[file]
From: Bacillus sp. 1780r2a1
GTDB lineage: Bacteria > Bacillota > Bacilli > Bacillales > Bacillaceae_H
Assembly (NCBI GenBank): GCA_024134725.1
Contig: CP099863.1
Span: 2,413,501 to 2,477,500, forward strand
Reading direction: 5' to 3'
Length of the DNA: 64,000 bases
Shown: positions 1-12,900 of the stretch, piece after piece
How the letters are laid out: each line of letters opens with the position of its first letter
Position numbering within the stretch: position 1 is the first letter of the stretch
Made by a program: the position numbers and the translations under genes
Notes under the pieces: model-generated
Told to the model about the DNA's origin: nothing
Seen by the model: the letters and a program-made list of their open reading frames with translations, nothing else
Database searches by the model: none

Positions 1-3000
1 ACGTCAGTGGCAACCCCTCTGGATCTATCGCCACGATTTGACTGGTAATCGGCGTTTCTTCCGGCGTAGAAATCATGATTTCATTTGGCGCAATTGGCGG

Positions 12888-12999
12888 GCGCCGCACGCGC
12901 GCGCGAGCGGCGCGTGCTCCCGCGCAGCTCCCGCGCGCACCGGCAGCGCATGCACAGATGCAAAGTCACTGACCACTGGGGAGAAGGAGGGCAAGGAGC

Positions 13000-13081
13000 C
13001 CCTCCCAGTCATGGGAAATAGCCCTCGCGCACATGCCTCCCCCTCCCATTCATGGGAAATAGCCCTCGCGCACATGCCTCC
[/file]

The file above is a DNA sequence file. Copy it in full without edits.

From: Bacillus sp. 1780r2a1
GTDB lineage: Bacteria > Bacillota > Bacilli > Bacillales > Bacillaceae_H
Assembly (NCBI GenBank): GCA_024134725.1
Contig: CP099863.1
Span: 2,413,501 to 2,477,500, forward strand
Reading direction: 5' to 3'
Length of the DNA: 64,000 bases
Shown: positions 1-12,900 of the stretch, piece after piece
How the letters are laid out: each line of letters opens with the position of its first letter
Position numbering within the stretch: position 1 is the first letter of the stretch
Made by a program: the position numbers and the translations under genes
Notes under the pieces: model-generated
Told to the model about the DNA's origin: nothing
Seen by the model: the letters and a program-made list of their open reading frames with translations, nothing else
Database searches by the model: none

Positions 1-3000
1 ACGTCAGTGGCAACCCCTCTGGATCTATCGCCACGATTTGACTGGTAATCGGCGTTTCTTCCGGCGTAGAAATCATGATTTCATTTGGCGCAATTGGCGG

Positions 12888-12999
12888 GCGCCGCACGCGC
12901 GCGCGAGCGGCGCGTGCTCCCGCGCAGCTCCCGCGCGCACCGGCAGCGCATGCACAGATGCAAAGTCACTGACCACTGGGGAGAAGGAGGGCAAGGAGC

Positions 13000-13081
13000 C
13001 CCTCCCAGTCATGGGAAATAGCCCTCGCGCACATGCCTCCCCCTCCCATTCATGGGAAATAGCCCTCGCGCACATGCCTCC